With a nifty premise and a low budget, the independent sci-fi drama Monsters plays around with the genre and has some serious fun, and clearly served as a major calling card for its creator. Written, photographed, designed (both visually and physically) and directed by then first timer Gareth Edwards (Godzilla, the upcoming Rogue One), Monsters is more of a romantic drama than the next Cloverfield or District 9, though the influence of both of those films can certainly be felt from time to time. But whereas Cloverfield was a hectic and adrenalin-pumping action picture and District 9 was a social and political allegory cleverly disguised as a buddy-action film, Monsters plays it quiet and small for the most part, allowing its two lead actors (the excellent Scoot McNairy and easy on the eyes Whitney Able) to develop solid chemistry and pull the audience into their predicament. What sets this film apart from the rest of the genre competition is that for as much excitement that was shown for the monsters themselves, the human side to the story was never skimped out on, and because of this, the emotional investment is that much richer.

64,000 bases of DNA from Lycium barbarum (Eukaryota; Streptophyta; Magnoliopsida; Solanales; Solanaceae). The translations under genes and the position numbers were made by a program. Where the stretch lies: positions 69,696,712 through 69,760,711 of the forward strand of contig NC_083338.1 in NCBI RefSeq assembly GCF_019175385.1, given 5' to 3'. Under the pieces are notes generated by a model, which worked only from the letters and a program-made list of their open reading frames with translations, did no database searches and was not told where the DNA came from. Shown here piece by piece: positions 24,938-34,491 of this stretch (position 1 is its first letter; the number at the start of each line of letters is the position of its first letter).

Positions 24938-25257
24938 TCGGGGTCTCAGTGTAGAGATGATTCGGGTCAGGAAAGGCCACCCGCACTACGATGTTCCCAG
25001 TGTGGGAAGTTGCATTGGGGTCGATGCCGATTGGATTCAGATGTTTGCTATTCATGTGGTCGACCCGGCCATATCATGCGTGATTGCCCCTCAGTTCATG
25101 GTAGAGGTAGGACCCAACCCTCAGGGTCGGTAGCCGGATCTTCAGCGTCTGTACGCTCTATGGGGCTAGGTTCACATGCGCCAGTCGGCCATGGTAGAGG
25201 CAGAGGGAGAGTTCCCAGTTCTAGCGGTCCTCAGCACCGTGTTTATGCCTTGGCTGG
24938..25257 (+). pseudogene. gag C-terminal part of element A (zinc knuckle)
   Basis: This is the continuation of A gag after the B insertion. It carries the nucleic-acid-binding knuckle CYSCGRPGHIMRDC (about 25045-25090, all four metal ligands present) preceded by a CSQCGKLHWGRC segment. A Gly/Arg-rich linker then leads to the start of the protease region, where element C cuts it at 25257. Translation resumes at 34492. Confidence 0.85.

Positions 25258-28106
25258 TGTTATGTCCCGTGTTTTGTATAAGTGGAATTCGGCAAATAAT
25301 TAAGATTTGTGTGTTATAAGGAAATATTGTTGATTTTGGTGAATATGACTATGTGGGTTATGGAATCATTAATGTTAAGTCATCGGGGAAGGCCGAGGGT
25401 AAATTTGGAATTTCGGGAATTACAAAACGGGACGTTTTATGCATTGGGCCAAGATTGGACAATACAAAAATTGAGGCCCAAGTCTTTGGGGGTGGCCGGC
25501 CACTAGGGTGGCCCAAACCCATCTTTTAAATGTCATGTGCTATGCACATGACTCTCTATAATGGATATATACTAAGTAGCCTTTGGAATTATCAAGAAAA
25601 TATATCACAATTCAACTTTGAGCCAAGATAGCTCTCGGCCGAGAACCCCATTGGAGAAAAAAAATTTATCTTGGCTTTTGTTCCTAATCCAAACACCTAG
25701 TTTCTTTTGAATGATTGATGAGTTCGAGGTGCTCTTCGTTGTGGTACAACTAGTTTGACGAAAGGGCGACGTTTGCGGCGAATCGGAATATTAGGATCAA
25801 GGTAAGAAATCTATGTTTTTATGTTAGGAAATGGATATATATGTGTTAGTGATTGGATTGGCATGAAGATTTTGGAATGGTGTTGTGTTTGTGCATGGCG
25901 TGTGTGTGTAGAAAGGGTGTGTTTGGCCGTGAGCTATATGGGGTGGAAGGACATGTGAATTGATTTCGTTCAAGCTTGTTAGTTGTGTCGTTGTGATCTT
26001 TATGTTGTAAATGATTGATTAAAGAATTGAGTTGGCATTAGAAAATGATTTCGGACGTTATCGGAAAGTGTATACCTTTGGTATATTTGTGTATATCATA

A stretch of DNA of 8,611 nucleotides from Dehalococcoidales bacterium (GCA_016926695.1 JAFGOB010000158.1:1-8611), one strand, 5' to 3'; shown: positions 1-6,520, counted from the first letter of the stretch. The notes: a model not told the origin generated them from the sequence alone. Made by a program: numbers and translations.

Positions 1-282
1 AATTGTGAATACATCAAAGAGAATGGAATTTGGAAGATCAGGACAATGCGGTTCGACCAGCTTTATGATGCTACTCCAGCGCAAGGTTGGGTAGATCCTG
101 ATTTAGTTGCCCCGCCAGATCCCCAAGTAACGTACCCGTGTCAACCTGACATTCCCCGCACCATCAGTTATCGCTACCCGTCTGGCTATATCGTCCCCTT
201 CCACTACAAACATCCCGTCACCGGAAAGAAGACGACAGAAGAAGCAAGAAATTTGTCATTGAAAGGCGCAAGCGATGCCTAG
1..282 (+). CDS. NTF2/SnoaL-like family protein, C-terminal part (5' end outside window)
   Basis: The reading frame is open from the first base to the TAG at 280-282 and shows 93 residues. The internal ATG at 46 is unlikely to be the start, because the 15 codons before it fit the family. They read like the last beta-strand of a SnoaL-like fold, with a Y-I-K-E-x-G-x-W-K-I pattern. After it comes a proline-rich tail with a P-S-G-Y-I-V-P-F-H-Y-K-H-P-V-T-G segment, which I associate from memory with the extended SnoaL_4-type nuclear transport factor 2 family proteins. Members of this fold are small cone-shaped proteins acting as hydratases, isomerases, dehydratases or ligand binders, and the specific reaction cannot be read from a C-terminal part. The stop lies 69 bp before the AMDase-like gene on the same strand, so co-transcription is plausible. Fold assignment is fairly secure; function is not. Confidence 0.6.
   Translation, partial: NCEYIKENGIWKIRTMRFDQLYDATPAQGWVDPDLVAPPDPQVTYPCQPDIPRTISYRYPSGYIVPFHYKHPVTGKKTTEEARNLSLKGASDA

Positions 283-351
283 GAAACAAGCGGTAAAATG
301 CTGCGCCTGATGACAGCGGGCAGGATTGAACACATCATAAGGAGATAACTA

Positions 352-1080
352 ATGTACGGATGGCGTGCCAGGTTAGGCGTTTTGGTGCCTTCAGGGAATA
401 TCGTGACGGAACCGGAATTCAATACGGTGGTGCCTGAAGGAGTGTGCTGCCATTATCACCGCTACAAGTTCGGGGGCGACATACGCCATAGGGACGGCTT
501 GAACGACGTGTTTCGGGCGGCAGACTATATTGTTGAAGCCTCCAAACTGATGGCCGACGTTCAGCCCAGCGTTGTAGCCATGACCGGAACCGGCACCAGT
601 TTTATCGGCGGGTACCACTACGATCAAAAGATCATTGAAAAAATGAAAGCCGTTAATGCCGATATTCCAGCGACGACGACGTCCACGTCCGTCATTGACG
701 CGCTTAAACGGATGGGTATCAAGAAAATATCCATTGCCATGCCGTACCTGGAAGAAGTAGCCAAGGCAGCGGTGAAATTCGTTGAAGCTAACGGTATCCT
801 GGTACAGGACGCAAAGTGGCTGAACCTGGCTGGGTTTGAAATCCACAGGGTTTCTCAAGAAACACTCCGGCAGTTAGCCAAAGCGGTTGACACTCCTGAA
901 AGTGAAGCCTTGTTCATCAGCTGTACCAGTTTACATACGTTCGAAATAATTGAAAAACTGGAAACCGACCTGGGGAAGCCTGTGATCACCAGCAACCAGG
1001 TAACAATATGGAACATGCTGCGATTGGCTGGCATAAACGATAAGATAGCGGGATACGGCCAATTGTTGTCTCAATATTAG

The narrative hook of Monsters is that a NASA space probe has crashed in Mexico and now there are various extraterrestrial lifeforms running amok all over the country, with the military fighting them to the death. Andrew (McNairy, one my favorite actors) has been tasked with delivering his boss’s daughter, Samantha (Able), back to the states, but in order to do so, the two of them have to risk their lives and trek through the “infected zone” where anything at any moment could pop out and eat them. Edwards was clearly working on a shoe-string budget for this type of material but was still able to deliver superb visual effects in a few key sequences; it’s amazing what home computers can do these days as most of this ingenious little film was crafted in his living room. But what made Monsters really stand out was its finale – I absolutely loved the final moments of this movie and where the story went and how it totally upended your expectations. Instead of going for the easy and the bombastic, Edwards went poetic and thoughtful, and in doing so, created a monster movie unlike any other.


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